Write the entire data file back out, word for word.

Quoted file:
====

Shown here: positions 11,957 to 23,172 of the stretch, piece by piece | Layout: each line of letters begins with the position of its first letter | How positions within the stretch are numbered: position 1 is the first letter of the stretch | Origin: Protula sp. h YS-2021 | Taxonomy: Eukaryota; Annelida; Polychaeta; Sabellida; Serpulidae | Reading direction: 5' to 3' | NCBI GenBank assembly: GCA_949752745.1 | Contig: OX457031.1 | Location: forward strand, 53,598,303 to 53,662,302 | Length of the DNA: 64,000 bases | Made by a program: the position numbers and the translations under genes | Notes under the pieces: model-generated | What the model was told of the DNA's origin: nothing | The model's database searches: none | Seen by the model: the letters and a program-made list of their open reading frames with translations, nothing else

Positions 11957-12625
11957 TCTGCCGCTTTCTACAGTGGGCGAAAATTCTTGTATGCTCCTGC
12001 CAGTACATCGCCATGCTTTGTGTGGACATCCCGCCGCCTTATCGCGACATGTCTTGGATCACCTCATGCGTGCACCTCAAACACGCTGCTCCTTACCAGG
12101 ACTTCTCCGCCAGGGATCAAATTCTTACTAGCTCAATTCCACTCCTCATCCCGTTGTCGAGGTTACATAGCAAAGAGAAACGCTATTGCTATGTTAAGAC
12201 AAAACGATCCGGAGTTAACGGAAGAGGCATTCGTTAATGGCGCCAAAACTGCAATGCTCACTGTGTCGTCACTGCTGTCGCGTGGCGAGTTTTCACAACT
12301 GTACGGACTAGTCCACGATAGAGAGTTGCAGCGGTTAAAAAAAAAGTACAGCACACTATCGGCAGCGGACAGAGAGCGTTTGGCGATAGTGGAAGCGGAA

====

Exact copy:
Shown here: positions 11,957 to 23,172 of the stretch, piece by piece | Layout: each line of letters begins with the position of its first letter | How positions within the stretch are numbered: position 1 is the first letter of the stretch | Origin: Protula sp. h YS-2021 | Taxonomy: Eukaryota; Annelida; Polychaeta; Sabellida; Serpulidae | Reading direction: 5' to 3' | NCBI GenBank assembly: GCA_949752745.1 | Contig: OX457031.1 | Location: forward strand, 53,598,303 to 53,662,302 | Length of the DNA: 64,000 bases | Made by a program: the position numbers and the translations under genes | Notes under the pieces: model-generated | What the model was told of the DNA's origin: nothing | The model's database searches: none | Seen by the model: the letters and a program-made list of their open reading frames with translations, nothing else

Positions 11957-12625
11957 TCTGCCGCTTTCTACAGTGGGCGAAAATTCTTGTATGCTCCTGC
12001 CAGTACATCGCCATGCTTTGTGTGGACATCCCGCCGCCTTATCGCGACATGTCTTGGATCACCTCATGCGTGCACCTCAAACACGCTGCTCCTTACCAGG
12101 ACTTCTCCGCCAGGGATCAAATTCTTACTAGCTCAATTCCACTCCTCATCCCGTTGTCGAGGTTACATAGCAAAGAGAAACGCTATTGCTATGTTAAGAC
12201 AAAACGATCCGGAGTTAACGGAAGAGGCATTCGTTAATGGCGCCAAAACTGCAATGCTCACTGTGTCGTCACTGCTGTCGCGTGGCGAGTTTTCACAACT
12301 GTACGGACTAGTCCACGATAGAGAGTTGCAGCGGTTAAAAAAAAAGTACAGCACACTATCGGCAGCGGACAGAGAGCGTTTGGCGATAGTGGAAGCGGAA